The point is: you don’t have to buy everything you see! As legendary investor Jesse Livermore famously said, ‘Money is made by sitting, not trading.

Livermore didn’t mean the ‘sitting and waiting’ after the stock was purchased — he meant before he pulled the trigger…which brings me to crude oil.

Is crude worth a punt?

Crude’s bear market rally seems unstoppable.

Brent crude, the international benchmark, is trading higher at US$45.89 per barrel. It’s up roughly 65% from the low of US$27.83 per barrel on 20 January. West Texas Intermediate (WTI), also known as US crude, is trading higher at US$44.75 per barrel. It’s up roughly 67% from the low of US$26.05 per barrel on 2 February.

Despite the surge, the supply story doesn’t look flash. According to investing.com,

OPEC’s oil output in April rose to the highest level in recent history, a Reuters survey found on Friday, as production increases led by Iran and Iraq more than offset a strike in Kuwait and other outages.

According to the survey, OPEC’s April output increased to 32.64 million barrels a day from 32.47 million barrels a day a month earlier, reiterating concerns related to the massive supply glut on global energy markets.

Despite Friday’s modest decline, London-traded Brent futures rose $3.00, or 6.69%, on the week, the fourth straight weekly gain. For the month, prices soared 21.5%.

Brent futures prices are up by roughly 45% since briefly dropping below $30 a barrel in mid-February, despite the collapse of talks at a Doha summit in April aimed at achieving a production freeze among OPEC and Non-OPEC producers. OPEC meets on June 2 in Vienna and may discuss the freeze initiative again.’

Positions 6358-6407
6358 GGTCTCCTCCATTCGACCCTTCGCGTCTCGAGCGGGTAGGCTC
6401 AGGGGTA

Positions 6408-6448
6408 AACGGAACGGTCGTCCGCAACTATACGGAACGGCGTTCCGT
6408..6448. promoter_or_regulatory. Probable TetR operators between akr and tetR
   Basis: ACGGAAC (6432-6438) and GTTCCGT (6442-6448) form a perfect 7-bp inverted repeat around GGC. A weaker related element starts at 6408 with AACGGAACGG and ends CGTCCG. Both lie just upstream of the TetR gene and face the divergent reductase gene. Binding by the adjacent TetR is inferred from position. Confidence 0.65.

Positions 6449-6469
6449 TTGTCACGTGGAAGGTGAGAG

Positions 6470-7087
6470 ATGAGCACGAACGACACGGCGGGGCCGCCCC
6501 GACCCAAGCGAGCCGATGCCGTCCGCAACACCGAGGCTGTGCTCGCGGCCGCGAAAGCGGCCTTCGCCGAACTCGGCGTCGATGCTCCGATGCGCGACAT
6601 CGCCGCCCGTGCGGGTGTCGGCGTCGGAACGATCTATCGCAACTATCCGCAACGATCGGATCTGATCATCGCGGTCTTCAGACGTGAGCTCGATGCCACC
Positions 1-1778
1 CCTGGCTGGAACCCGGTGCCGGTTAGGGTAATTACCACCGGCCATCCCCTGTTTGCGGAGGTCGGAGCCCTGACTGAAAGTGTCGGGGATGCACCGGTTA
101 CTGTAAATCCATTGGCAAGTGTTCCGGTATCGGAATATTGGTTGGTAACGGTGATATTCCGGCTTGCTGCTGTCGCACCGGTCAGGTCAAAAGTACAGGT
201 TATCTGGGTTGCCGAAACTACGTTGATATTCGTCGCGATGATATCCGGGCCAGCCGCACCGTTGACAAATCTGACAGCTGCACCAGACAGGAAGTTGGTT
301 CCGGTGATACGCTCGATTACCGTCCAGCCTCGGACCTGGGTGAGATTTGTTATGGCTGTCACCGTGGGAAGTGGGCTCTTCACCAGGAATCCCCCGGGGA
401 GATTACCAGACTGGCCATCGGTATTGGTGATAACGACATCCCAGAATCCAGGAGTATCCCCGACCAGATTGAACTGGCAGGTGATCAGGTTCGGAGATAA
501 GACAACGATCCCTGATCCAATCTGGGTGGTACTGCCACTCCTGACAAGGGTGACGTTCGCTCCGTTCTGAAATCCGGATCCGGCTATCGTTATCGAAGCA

Indeed, oil production is on the up, not down! Furthermore, fuelfix.com reported that ‘Saudi Arabian crude oil exports are up over 3.5% in Q1 compared to last year’s average’.

It’s clear that crude’s rally isn’t based on fundamentals. It’s driven purely by speculation.

Looking at the demand and supply story, crude should make a NEW LOW later this year. When this happens, crude oil stocks should plunge. Take a look a look at the chart below. It shows the US S&P 500 energy sector’s valuation.

Source: Zero Hedge

Click to enlarge

The S&P 500 energy sector is trading at 101.5 time analysts’ expectations of the next 12 months’ earnings. In other words, large-cap energy stocks have never been more expensive in their entire history, dating back to 1990.

It’s totally unsustainable. If the crude oil price doesn’t stay high and earnings don’t increase, which is likely, oil stock prices should crash.

If you’re looking to buy crude oil stocks, I would be cautious. A number of crude operators may go bankrupt this year. So be careful when choosing oil stocks.

On the other hand, if you pick the best stocks, you’ll make the biggest profits.

When it comes to oil stocks, I’m following this story closely for Resource Speculator readers. If you want to know more, click here.


Jason Stevenson,
Resources Analyst, Money Morning

Money Morning is Australia’s most outspoken financial news service. Your Money Morning editorial team are not afraid to tell it like it is. From calling out politicians to taking on the housing industry, our aim is to cut through the hype and BS to help you make sense of the stories that make a difference to your wealth. Whether you agree with us or not, you’ll find our common-sense, thought provoking arguments well worth a read.

Money Morning Australia is published by Fat Tail Investment Research, an independent financial publisher based in Melbourne, Australia. As an Australian financial services license holder we are subject to the regulations and laws of Corporations Act and Financial Services Act.